Understand searchable data fields. This can be a valuable function, especially if you're selling merchandise on your site and have equipped a commerce server to work with an online catalog of products. All documents must have the included fields to be searched this way. If you have hundreds of products with specific serial numbers and price ranges, you must take extra care to keep the search engine's database current, and build an interface with your inventory management system if at all possible. You must remember to add products as you make them available, however -- and to take them off your search engine index as they are discontinued, or your search results will not be accurate.

Understand indexing. If you're selling a small number of products, you may wish to manually index them alphabetically. If you do this logically and make this page easy to find, you may not need a search engine at all. Storing data in an index reduces the load on the server, allows a large pool of data to be searched by many people at the same time, and lets the search engine list pages in order by the relevance of their text to the search terms. A site search indexer reviews the files on your Web site and creates a searchable index of all the words it finds. These indexers locate your files through either local file indexing or remote spider indexing. Local file indexing resides on the same server and therefore requires space on that server. Remote, or robot, and spider indexers review all pages and then index all currently linked pages. Many large portal sites use robots and Web spiders to index sites. Site search engines, such as Ultraseek Server, can use robots to gather data remotely for indexing. Indexing can allow a site visitor to look for a term in the product specs that describes a product functionality they are seeking. A Web crawler may not be able to access data stored in a password-protected or encrypted data sections of your site. For more information about how indexing works, see the Infoseek article " Robots & Spiders & Crawlers: How Web and Intranet Search Engines Follow Links to Build Indexes."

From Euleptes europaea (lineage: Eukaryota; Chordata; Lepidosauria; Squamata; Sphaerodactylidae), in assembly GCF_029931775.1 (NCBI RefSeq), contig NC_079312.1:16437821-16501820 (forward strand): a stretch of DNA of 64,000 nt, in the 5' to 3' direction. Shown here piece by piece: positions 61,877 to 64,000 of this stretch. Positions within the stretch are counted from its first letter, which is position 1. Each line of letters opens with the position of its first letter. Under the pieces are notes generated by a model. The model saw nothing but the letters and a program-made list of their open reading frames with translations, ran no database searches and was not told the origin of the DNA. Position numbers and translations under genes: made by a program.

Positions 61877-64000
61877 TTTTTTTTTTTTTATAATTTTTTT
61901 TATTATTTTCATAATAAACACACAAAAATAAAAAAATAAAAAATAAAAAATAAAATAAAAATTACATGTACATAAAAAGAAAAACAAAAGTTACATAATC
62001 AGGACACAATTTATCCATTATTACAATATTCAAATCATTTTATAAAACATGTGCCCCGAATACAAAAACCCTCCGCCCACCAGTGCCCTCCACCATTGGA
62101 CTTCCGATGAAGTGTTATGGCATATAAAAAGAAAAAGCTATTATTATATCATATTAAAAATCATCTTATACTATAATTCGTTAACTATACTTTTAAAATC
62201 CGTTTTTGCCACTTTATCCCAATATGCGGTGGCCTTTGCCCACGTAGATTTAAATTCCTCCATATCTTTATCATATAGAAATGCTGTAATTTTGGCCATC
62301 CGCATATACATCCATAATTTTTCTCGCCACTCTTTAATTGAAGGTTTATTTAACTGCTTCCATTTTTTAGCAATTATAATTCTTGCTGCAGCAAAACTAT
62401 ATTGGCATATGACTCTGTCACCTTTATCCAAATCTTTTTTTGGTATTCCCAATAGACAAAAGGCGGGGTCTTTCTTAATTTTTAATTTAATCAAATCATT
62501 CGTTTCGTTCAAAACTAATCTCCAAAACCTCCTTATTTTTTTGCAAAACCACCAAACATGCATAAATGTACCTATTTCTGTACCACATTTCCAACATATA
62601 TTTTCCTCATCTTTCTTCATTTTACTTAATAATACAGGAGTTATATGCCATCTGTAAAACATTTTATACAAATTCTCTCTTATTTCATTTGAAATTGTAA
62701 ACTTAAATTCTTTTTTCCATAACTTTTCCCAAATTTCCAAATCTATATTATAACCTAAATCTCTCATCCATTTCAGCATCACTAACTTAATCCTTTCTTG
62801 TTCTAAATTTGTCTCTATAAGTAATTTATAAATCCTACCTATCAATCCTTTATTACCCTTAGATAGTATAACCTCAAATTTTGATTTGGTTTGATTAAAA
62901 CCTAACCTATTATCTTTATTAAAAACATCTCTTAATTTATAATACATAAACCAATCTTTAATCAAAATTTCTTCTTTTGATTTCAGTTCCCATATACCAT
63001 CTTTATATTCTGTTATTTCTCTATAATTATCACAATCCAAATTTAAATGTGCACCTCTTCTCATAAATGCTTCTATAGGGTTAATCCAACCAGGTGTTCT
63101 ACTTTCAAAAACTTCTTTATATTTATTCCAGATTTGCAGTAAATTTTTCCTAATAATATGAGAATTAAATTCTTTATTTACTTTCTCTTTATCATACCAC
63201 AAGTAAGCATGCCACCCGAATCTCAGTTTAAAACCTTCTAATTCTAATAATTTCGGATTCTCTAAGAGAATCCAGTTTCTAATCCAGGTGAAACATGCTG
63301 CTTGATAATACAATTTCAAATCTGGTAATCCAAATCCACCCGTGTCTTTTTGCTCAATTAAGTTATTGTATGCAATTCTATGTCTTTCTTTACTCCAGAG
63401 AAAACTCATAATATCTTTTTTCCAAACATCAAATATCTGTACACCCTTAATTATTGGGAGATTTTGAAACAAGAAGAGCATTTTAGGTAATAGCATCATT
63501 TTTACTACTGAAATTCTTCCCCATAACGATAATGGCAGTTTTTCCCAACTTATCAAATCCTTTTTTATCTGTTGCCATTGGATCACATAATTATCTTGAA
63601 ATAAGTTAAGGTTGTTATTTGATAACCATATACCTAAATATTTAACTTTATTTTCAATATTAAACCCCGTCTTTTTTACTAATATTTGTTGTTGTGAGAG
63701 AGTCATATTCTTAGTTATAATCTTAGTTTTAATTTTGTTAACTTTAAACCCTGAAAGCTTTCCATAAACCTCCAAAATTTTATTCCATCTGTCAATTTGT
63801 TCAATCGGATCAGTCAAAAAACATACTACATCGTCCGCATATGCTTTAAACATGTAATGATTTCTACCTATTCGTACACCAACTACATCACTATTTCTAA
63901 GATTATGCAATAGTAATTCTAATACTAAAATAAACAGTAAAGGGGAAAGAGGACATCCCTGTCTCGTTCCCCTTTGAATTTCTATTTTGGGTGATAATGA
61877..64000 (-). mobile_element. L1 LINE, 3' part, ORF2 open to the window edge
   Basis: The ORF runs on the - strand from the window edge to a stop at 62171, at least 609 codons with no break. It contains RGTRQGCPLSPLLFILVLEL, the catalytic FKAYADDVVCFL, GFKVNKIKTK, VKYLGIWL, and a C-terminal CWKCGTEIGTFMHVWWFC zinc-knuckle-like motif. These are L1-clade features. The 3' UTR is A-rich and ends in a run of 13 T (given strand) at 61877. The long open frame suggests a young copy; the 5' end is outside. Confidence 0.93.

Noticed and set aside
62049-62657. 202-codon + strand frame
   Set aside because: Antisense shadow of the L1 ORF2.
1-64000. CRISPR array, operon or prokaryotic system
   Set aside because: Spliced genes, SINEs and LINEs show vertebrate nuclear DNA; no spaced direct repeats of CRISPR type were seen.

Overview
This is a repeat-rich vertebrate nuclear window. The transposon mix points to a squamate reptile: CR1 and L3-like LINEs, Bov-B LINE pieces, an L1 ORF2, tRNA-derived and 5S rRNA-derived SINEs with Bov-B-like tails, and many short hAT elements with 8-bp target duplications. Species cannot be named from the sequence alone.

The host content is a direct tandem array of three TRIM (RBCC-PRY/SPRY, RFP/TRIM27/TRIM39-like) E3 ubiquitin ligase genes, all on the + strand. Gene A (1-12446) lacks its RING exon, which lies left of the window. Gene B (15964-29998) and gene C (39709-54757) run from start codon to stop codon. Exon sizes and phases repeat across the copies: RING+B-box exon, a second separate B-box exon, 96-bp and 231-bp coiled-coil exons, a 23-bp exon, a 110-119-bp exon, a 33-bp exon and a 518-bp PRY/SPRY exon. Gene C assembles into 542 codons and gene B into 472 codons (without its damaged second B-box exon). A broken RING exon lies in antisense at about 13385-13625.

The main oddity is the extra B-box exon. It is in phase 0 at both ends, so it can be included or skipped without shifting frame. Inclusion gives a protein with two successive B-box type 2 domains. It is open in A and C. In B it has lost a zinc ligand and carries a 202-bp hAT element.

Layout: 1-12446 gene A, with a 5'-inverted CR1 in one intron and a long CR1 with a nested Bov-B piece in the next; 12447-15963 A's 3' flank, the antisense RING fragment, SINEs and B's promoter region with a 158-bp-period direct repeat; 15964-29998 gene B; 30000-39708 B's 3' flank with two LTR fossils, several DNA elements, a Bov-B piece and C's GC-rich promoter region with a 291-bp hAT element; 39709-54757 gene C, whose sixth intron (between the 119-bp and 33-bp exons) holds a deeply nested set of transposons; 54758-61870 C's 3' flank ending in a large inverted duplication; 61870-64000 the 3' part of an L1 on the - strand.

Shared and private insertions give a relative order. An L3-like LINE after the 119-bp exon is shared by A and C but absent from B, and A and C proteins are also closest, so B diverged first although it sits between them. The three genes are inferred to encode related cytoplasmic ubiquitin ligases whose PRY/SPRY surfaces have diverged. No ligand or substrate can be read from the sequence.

Plan for sound and video file searches. Audio and video are useful tools for demonstrating your products in use, offering greetings to your customers, or showing your plant or facilities online. If you have audio or video on your site, you should equip your online search engine to index content with audio and video file extensions.

Plan for more complex searching capabilities. You may want to consider whether you'll want to offer multiples queries, date ranges, multiple data formats, and stemming. Generally speaking, the more information and documentation you have on your site, the more valuable these advanced searching methods will be. Multiple queries mean that searchers will be able to look for several terms at once. With data range capability, visitors will be able to look for content that was posted on, before, or after a certain date or within a given range of dates. Stemming means that if your site visitor types in only art of a word, the engine will be able find pages that contain the complete word. Because some people may not know how to spell the names of some of your products, this feature can help them find what they are looking for.

Copyright © 1995-2000 Pinnacle WebWorkz Inc. All rightsreserved. Do not duplicate or redistribute in any form.

Last updated: Apr 1, 2000




Register on Inc.com today to get full access to:
All articles  |  Magazine archives | Livestream events | Comments
EMAIL
PASSWORD
EMAIL
FIRST NAME
LAST NAME
EMAIL
PASSWORD

Or sign up using: